• One of the most affordable studio headphones on the market
  • Known for its warm sound signature
  • Closed-back headphones perfect for recording, mixing and mastering

  1. Grado SRE80 Prestige Series

One of the most retro-looking, open-back headphones on the market, the Grado SRE80 Prestige Series is a unique pair on a quite affordable price range. This pair comes with large ear cushions on its swiveling ear cups perfect for comfortable listening, flexibility and portability while providing an adjustable, soft vinyl headband.

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A pair of great-sounding headphones with a flat response and a little bit of brightness; wide soundstage with clean mids that will surely give you that balanced and natural listening experience.

  • Vintage-looking headphones known for its unique design
  • Flat response with a little bit of brightness
  • Open-back type which is suitable for mixing and mastering, but not applicable for recording sessions.

  1. Sennheiser HD 800 S

Coming in as the most expensive pair on the list, the Sennheiser HD 800 S is one of the best open-back headphones for mixing and mastering. Made with the largest drivers ever used in dynamic headphones, has innovative absorber technology, a slightly angled ear cup design for a more natural and spatial listening experience, splurging on these pair of cans will definitely be worth the investment.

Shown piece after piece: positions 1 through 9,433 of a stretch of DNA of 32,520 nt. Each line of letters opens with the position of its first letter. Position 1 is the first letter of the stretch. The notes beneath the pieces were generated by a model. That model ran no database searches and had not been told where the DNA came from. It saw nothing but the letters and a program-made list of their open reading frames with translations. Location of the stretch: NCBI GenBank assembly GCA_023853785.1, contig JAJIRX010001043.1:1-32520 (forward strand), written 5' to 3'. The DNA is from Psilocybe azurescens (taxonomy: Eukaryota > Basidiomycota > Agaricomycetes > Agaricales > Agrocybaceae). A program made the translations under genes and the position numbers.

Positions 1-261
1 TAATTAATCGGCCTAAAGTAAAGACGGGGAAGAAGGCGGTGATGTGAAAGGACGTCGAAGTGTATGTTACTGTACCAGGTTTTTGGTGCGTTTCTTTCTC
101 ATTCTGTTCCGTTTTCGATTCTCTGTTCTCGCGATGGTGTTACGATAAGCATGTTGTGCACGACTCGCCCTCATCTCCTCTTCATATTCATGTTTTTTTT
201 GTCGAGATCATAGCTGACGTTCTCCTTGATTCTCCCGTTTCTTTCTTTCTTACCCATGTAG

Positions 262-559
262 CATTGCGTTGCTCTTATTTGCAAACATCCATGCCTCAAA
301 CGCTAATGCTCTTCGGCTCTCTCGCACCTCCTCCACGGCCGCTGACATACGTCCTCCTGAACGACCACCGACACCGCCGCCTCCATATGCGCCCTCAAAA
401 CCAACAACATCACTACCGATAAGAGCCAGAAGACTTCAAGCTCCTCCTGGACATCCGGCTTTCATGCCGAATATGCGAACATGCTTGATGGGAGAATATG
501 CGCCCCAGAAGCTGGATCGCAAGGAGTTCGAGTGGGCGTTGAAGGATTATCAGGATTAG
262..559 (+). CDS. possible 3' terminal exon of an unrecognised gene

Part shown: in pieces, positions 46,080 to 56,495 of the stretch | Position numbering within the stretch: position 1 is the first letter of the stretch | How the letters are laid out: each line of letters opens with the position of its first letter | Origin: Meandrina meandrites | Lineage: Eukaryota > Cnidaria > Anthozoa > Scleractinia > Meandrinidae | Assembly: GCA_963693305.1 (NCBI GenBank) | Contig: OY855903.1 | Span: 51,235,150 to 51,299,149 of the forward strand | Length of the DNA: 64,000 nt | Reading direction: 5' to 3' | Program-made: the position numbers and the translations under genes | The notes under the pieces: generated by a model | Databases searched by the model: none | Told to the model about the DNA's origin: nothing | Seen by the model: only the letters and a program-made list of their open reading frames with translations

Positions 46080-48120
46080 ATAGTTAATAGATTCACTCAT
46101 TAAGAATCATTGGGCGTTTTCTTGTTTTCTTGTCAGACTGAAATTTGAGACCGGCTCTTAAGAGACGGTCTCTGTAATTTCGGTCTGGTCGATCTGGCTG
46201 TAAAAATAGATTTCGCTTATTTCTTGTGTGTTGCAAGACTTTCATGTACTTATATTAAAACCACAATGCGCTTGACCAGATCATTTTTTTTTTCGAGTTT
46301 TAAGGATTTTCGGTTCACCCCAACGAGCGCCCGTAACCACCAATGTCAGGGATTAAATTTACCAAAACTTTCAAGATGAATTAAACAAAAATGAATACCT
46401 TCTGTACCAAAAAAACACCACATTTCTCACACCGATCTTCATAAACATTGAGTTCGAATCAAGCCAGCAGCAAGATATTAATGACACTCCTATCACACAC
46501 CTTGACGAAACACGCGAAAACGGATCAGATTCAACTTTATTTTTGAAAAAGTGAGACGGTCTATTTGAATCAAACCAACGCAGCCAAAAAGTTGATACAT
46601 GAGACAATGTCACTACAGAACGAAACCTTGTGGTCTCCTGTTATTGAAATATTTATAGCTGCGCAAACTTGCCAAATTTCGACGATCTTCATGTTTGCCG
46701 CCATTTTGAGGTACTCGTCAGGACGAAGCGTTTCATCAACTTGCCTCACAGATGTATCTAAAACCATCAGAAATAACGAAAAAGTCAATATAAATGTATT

Another feature to watch out for is that it comes with two cables – a 6.3mm connector and another one with a 4-pin XLR balanced connector.

How does it sound, you ask? The HD 800 S is well-known for its clarity and balance while having superb stereo imaging. If you want a three-dimensional listening experience with an excellent representation of details, this pair of headphones is your perfect match.

  • Popular among audio engineers and audiophiles, known for its accurate response, clarity and superb sound
  • Quite expensive headphones perfect for mixing and mastering
  • Open-back type without noise cancellation

  1. Sennheiser HD 280 Pro

Last but not the least, another Sennheiser contender – the HD 280 Pro. These dynamic, closed-back headphones have a lightweight and comfortable ergonomic design perfect for long hours of listening sessions. Its swiveling ear cups and foldable design also makes it perfect for storage, flexibility as well as on-the-go mixing and mastering.

For as low as a hundred dollars, these set of cans may not be the best looking, but is definitely one of the most neutral-sounding on the market.

  • Known for its affordability, flexible design and neutral sound signature
  • Closed-back type perfect for recording, mixing and mastering


Now that you have a list of headphones to consider, which one are you eyeing to buy? What are other headphones that you think are also worth buying?

Leave a comment below and let us know!